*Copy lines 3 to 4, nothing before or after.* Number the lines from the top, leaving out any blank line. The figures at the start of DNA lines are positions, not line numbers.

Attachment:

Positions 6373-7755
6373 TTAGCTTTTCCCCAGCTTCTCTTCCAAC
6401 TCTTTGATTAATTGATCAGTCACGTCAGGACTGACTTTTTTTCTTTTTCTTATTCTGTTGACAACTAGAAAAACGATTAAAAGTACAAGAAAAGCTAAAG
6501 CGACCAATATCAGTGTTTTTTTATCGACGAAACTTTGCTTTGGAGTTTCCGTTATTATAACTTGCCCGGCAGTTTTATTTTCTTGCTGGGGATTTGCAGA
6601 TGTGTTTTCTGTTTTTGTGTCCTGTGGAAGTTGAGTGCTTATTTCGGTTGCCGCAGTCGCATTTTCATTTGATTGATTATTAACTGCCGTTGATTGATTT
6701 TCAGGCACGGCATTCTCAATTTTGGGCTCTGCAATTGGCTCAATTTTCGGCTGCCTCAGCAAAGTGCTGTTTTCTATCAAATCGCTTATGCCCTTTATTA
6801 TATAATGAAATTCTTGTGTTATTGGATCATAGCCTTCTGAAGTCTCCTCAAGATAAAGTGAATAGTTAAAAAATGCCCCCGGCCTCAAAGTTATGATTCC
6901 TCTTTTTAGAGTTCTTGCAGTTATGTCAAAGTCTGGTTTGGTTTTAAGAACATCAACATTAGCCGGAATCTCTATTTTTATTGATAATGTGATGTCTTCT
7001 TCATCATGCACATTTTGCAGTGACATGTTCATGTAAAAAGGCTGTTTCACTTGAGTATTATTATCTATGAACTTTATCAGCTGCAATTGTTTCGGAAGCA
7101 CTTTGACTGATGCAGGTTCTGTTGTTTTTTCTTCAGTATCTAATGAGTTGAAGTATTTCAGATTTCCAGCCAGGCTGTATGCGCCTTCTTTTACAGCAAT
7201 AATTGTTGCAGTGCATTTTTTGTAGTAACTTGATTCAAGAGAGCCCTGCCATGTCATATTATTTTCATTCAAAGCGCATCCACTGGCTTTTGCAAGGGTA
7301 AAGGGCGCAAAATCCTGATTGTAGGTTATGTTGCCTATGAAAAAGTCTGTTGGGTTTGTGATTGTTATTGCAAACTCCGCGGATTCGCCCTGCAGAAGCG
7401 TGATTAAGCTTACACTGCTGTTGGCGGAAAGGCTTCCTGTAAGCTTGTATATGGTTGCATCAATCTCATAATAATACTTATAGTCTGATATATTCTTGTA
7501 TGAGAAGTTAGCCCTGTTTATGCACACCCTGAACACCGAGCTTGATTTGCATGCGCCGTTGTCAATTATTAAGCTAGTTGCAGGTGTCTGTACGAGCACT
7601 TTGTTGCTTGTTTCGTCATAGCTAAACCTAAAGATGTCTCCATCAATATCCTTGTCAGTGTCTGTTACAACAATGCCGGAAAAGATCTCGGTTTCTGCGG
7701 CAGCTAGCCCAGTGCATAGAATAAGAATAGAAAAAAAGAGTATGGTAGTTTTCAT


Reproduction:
6401 TCTTTGATTAATTGATCAGTCACGTCAGGACTGACTTTTTTTCTTTTTCTTATTCTGTTGACAACTAGAAAAACGATTAAAAGTACAAGAAAAGCTAAAG
6501 CGACCAATATCAGTGTTTTTTTATCGACGAAACTTTGCTTTGGAGTTTCCGTTATTATAACTTGCCCGGCAGTTTTATTTTCTTGCTGGGGATTTGCAGA